Reader in Film Studies, Oxford Brookes University
Warren Buckland's areas of Research: (1) film theory; (2) key trends in contemporary cinema (Hollywood blockbusters; puzzle films; new sincerity); (3) data mining world cinema. In individual research projects, these categories frequently overlap (especially 1 and 2).
I studied for a BA degree in Photography at Derby (1984-87, where I was awarded a First Class honours degree) before moving into film studies.
My career as a film scholar took off soon after I was awarded a British Academy Post-Doctoral Fellowship in Film Studies in 1994 (the first of its kind in film studies). This basically gave me some free time to carry out research in film theory. I edited an anthology, The Film Spectator (1995), and wrote a monograph, The Cognitive Semiotics of Film (2000; Korean edition 2007). I spent much of this time at the University of Amsterdam teaching on their MA in film studies, with Thomas Elsaesser. This resulted in another book, combining my research interest in film theory and contemporary cinema -Studying Contemporary American Film: A Guide to Movie Analysis (2002; Italian edition 2010). Here we extracted methods from about a dozen film theories and applied them to our favourite American movies. I obviously had too much time on my hands, because I also decided to write a short guide to film (Teach Yourself Film Studies). This book went into its fourth edition in 2010, and has been translated into Vietnamese and Japanese.
After co-writing Studying Contemporary American Film, I discovered the limitations of using only the standard film theories to analyze films. I felt the need to supplement these theories with the information contained in well-known filmmaking manuals. In Directed by Steven Spielberg (2006; Polish translation 2011) [www.FilmsOfSpielberg.com], I examine one key trend in contemporary cinema - the blockbuster format - via a close analysis of Spielberg's blockbusters, using standard theories of film in combination with filmmaking manuals.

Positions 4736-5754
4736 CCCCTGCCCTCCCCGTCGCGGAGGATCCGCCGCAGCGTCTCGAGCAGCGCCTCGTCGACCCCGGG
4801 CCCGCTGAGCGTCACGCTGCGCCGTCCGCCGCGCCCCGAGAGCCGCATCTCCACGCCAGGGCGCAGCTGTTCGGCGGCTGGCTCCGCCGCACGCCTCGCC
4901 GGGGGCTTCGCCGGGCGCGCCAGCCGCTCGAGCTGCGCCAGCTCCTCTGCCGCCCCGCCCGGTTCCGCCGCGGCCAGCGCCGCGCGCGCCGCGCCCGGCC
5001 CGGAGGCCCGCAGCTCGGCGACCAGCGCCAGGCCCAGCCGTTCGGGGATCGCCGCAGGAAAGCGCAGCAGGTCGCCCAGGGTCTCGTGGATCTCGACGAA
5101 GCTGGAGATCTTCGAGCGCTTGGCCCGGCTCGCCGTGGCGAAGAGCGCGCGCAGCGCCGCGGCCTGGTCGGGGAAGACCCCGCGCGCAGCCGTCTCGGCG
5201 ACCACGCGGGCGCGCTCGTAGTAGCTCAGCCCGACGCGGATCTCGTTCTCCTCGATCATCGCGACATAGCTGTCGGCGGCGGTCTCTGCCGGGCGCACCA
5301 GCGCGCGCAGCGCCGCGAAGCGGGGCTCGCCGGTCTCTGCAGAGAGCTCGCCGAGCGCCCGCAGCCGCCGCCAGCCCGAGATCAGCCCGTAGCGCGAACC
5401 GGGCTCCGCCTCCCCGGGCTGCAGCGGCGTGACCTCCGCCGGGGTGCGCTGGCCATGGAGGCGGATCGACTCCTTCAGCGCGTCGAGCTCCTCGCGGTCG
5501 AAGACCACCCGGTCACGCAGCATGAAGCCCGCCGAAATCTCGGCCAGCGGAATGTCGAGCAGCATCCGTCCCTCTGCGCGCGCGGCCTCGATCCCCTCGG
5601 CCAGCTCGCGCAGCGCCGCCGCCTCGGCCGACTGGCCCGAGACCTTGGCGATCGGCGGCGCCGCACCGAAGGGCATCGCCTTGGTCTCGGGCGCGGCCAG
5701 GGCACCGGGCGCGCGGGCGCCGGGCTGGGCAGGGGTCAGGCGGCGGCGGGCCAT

In my endeavour to identify and analyze other key trends in contemporary cinema, I edited Puzzle Films: Complex Storytelling in Contemporary Cinema (2009). This volume examines the recent trend in contemporary filmmaking to structure film plots as puzzles (those films you end up watching two or three times just to find out what's going on in them!).
The sequel, Hollywood Puzzle Films, was published in June 2014.
I edited another volume in 2009, Film Theory & Contemporary Hollywood Movies, which combines my research interests in film theory and one dominant trend in contemporary filmmaking - the Hollywood movie. In this volume, contributors explore recent popular movies through the lens of film theory, beginning with industrial-economic analysis before moving into a predominately aesthetic and interpretive framework. The Hollywood films discussed cover a wide range from 300 to Fifty First Dates, from Brokeback Mountain to Lord of the Rings, from Spider-Man 3 to Fahrenheit 9/11 and Saw.
I recently explored film theory again via a research monograph Film Theory: Rational Reconstructions. [http://www.routledge.com/books/details/9780415590983/]
Co-editor of The Routledge Encyclopedia of Film Theory, with Edward Branigan:
Data Mining World Cinema. The 'Data Mining World Cinema' project brings together film studies and computer science. It aims to use data mining software to mine thousands of blogs and web pages, in order to examine the way professional film critics, bloggers, filmmakers, fans, and scholars evaluate and promote world cinema on the web.
So far this project has resulted in two research papers - one on Inland Empire, the other on Slumdog Millionaire (see publications tab for more details).